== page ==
The Right Thing To Do by Jennifer Grey
April 11th, 2011
This guest blog posting is from my friend Jennifer Grey who is the staff leader for the ACCESS of West Michigan/GRACE Hunger Walk happening May 7. I asked her to write about her experience because to me it just seemed…well, the right thing to do. Thanks, Jennifer.
I started a fast last week. Along with a host of others responding to proposed budget cuts designed to cut back efforts to reduce poverty in our country and around the world, I joined a call to “Fast, Pray and Protect Programs for the Poor”. I joined because I care about those programs and the people they protect (sometimes literally protect, as in, keep alive). I joined because the idea of fasting and praying seemed within my reach – I find myself disheartened, discouraged and even disturbed by the current state of affairs in my world, my country, my state – and most of the time, I have no clue what I can do about it. It overwhelms me. Scares me. Saddens me. Turning to God in fasting and prayer seemed…well, the thing to do.
Seeing the need to have enough energy and brainpower to care for my family and keep my job, I chose to eliminate just two meals from my daily diet. Not a starve-yourself-eat-nothing-at-all-save-water fast, but a one-small-meal-a-day-supplemented-with-fresh-juice fast. A rich person’s fast, I called it, constantly aware that my hunger was choice – and consciously aware of the many people whose hunger is not.
Over the week I experienced several uncomfortable side effects. Like sleeplessness, headaches, dull-wittedness and irritability. But mostly, hunger. When you are hungry, pretty much all you can think about is the fact that you are hungry. And food. You think about food. And when you can’t eat, thinking about food just isn’t that much fun.
Believe it or not, I found the praying harder than the fasting. Don’t get me wrong; certain kinds of prayer are perfectly easy for me – like, “Thank you, God.” And from the beginning, I was wholly thankful and exceedingly grateful that my hunger was a choice, that I was not suffering the effects of devastating poverty or watching my children die of malaria. And fasting definitely seems to “lift the veil” – the dull-wittedness that my co-workers and family witnessed was due in part to a deep pull towards that “still small voice within”. The hard part? Fighting back the desire to tell God what to do. And how to do it. Being ok with simply asking for guidance, wisdom and compassion. For me, for congress, for our country, for everybody everywhere. And at week’s end, being ok with feeling no more wise or guided than when I began, and the likeliness that the budget-makers were not either. Just for the record, I’m still working on it. I can’t speak for the budget-makers.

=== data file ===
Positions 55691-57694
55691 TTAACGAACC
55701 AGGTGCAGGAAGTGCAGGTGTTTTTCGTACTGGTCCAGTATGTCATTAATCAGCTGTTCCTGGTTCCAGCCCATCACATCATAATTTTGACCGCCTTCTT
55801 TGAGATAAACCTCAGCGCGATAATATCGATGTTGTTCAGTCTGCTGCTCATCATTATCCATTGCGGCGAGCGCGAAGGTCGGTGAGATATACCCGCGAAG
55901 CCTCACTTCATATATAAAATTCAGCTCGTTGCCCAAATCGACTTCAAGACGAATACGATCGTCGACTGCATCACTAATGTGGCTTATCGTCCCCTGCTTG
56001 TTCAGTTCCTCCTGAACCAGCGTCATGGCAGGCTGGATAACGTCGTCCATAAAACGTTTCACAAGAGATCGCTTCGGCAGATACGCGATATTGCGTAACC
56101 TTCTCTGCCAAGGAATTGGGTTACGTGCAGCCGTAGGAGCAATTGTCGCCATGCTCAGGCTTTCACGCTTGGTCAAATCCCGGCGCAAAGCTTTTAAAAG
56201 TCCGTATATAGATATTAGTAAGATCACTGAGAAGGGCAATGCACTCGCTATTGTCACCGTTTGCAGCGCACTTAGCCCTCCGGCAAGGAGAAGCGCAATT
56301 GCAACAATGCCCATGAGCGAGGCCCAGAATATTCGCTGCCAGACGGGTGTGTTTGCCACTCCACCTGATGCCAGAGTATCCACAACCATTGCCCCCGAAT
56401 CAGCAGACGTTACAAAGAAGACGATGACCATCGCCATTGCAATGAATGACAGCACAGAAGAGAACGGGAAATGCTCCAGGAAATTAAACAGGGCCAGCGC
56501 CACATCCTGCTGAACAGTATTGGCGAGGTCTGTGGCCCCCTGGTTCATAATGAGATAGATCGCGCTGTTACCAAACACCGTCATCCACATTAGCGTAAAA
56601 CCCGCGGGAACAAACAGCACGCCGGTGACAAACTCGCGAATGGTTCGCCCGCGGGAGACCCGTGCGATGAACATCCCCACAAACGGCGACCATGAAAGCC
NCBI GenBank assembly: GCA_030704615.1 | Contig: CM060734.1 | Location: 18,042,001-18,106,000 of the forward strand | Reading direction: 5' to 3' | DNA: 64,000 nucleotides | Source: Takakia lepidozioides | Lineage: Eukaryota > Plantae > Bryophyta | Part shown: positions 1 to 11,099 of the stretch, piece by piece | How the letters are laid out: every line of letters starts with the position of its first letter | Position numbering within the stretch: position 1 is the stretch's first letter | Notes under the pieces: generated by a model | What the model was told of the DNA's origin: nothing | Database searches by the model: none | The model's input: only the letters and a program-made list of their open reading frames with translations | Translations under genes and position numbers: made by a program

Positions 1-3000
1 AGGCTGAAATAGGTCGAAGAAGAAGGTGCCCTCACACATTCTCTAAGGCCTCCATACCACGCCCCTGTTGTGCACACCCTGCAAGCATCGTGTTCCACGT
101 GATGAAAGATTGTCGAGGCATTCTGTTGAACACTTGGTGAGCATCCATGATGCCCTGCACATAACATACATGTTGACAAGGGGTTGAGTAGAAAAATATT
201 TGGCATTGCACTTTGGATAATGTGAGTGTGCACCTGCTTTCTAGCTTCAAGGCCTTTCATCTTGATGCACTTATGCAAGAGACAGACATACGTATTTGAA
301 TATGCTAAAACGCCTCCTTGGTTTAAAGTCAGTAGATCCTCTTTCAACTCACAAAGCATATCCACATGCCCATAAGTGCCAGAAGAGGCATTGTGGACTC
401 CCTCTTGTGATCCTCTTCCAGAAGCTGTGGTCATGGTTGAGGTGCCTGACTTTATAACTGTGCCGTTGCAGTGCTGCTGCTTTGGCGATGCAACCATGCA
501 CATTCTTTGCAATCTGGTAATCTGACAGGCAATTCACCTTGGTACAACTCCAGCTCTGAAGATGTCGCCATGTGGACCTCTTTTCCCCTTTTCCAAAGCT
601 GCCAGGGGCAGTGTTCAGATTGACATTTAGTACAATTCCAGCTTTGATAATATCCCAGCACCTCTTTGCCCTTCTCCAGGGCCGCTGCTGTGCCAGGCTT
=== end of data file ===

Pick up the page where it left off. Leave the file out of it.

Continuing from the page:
The Circle of Protection
Like most, I’ve had some hard times in my life. I’ve lost jobs, and homes, and dreams. More than once, my kids and I have relied on family, friends, our church and at times, federal and state funded programs to help us meet our basic needs – like food and shelter. I am keenly aware that life can change on a dime, and there is every possibility that we might need to rely on them in the future. But we’re lucky. We have a circle. Not everyone does.
I fasted and prayed last week because even with a circle of protection, facing empty cupboards, an empty bank account and hungry children is terrifying and painful. I fasted and prayed last week because I am fortunate enough to have cupboards and a bank account, and I want to be a part of a larger circle that protects the most vulnerable people everywhere. If prayer helps, then I’ll pray. If fasting helps, then I’ll fast. If calling and writing my legislators and representatives to tell them what is important to me helps, I’ll call and I’ll write. I’ll keep working to end hunger and poverty and the conditions that create them, in whatever way I can. Because it seems…well, the thing to do.
#1 Isabel said:
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